Today I finished drinking a can of cola and was reminded of that photocopy which has long since disappeared. In memory of that old photocopy I used my scanner, rolling the can awkwardly in time the scanning arm. And the result was this...

Coca Cola Can Scan
by Melissa Gaggiano

Tuesday, 20 June 2017

Something Sheryl Crow Sang

© Melissa Gaggiano
I've had this Sheryl Crow album since I was about seventeen, in which she sang:

"No one said it would be easy

But no one said it'd be this hard"

This line is true of anyone fleshing out their own career/future/path/destiny/or whatever and they only have themselves to say 'yep this is right', 'you're on the path that you need to be on'.

You feel like you're doing it right when that figurative cheque with your name on it comes your way. But what happens in the quiet corners of your work day, between the projects, when you don't know what to focus on next? How does one move through that thick cloud of doubt?

Sometimes we don't. Sometimes we get stuck. Sometimes it takes all our effort to move forward. To say yes, let's start this thing, and who knows what it will bring.

Thankfully there's another line in that same Sheryl Crow song that goes:

"No one said it would be easy

No one thought we'd come this far"

I guess she knew when she wrote that song that as hard as things get, we can still make it if we at least try.

Tuesday, 13 June 2017

The Moments Between

© Melissa Gaggiano
It's good to be busy. Not crazy, stupid, oh my god, my screws are coming loose as steam escapes my head, busy. But 'bee' busy - gently flying from one flower to another. For me that means having a weekly list of goals, which I like to write on a Sunday. My list is small if the tasks are large. My list is big if there are lots of short jobs. It's about realistic management, isn't it?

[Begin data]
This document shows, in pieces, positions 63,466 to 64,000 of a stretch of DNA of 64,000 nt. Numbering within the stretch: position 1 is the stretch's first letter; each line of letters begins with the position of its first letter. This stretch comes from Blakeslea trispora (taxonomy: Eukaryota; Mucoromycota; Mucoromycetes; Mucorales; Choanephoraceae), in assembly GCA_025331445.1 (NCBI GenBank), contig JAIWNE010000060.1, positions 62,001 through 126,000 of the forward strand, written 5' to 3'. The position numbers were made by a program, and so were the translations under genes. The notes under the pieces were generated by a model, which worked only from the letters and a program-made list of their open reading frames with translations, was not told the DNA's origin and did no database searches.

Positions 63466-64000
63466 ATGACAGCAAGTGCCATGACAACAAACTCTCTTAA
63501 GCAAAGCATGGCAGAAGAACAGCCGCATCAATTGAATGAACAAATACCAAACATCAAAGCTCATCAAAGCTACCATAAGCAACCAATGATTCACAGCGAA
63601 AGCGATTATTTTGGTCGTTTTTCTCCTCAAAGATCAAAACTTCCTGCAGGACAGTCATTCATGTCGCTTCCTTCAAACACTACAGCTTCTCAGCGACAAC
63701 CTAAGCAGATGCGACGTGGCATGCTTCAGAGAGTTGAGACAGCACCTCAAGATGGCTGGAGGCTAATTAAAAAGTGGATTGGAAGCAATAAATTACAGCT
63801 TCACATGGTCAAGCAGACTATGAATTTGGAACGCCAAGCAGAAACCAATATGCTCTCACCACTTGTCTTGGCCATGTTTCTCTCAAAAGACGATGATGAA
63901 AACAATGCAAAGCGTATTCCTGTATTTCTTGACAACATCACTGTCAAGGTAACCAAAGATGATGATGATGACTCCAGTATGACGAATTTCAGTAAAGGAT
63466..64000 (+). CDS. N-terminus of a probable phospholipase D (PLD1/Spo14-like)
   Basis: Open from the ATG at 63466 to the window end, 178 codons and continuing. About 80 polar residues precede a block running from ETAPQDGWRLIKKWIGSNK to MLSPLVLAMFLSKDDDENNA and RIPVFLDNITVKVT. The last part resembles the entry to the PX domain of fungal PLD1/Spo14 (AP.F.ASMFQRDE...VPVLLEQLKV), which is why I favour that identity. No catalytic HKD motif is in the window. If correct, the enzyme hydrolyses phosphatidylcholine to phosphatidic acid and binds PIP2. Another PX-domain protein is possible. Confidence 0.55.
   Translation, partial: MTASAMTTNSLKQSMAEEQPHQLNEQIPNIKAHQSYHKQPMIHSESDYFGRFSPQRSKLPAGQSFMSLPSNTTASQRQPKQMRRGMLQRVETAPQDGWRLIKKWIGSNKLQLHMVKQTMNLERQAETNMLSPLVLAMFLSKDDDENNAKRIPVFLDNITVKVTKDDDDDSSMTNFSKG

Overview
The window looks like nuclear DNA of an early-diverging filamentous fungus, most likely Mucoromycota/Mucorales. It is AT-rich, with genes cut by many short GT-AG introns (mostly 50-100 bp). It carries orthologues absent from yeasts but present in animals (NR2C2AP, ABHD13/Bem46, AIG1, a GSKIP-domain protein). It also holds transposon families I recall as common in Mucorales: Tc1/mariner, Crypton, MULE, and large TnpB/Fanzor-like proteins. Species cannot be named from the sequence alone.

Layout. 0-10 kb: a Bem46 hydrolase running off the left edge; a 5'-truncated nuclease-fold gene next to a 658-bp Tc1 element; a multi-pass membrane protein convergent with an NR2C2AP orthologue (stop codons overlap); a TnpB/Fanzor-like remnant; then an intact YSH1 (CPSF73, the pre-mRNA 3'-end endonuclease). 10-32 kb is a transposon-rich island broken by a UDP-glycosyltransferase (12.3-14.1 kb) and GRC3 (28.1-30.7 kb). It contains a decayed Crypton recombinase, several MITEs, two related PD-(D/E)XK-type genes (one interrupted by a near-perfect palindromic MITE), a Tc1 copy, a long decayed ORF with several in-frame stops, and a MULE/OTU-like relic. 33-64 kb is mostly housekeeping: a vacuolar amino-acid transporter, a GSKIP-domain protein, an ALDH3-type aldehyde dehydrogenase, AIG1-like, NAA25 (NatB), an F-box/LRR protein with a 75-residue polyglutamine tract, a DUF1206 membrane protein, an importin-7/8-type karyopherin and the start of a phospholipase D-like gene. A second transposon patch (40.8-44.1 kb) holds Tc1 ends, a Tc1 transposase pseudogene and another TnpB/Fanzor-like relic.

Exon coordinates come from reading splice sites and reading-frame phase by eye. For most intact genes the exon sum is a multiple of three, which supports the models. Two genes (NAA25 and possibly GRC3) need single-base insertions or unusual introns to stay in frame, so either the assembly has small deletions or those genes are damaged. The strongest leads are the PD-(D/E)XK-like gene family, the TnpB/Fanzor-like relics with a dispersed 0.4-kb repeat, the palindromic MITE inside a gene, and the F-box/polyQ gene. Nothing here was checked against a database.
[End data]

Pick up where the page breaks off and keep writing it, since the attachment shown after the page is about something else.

The body can tire if we move from job to job with no breather between. I discovered this only too recently. One job wasn't balanced and my health was compromised. Mistakes were made, but on the plus side the experience made me see what my vulnerabilities are. As my body slowly reboots I now balance the work I do with other activities that involve eating, and exercising my neck muscles (it's all about mobility and strength baby).

The other thing about working is that the mind needs periods of rest. So when the tasks are ticked I have a go at letting my brain have down time. No easy thing! My body is happy to sit, but my brain is almost always storming and itching for me to do things. Can you picture a stove with multiple pots bubbling away together? That's what it is like inside my head.

The kids had a couple of days off from school and this presented me with an opportunity to let my brain off the hook. When constantly thinking about next week, next month, next year, being present can take some getting used to. But if you can switch off and focus on what is before you, be it a garden or a child, then it is time well spent.
© Melissa Gaggiano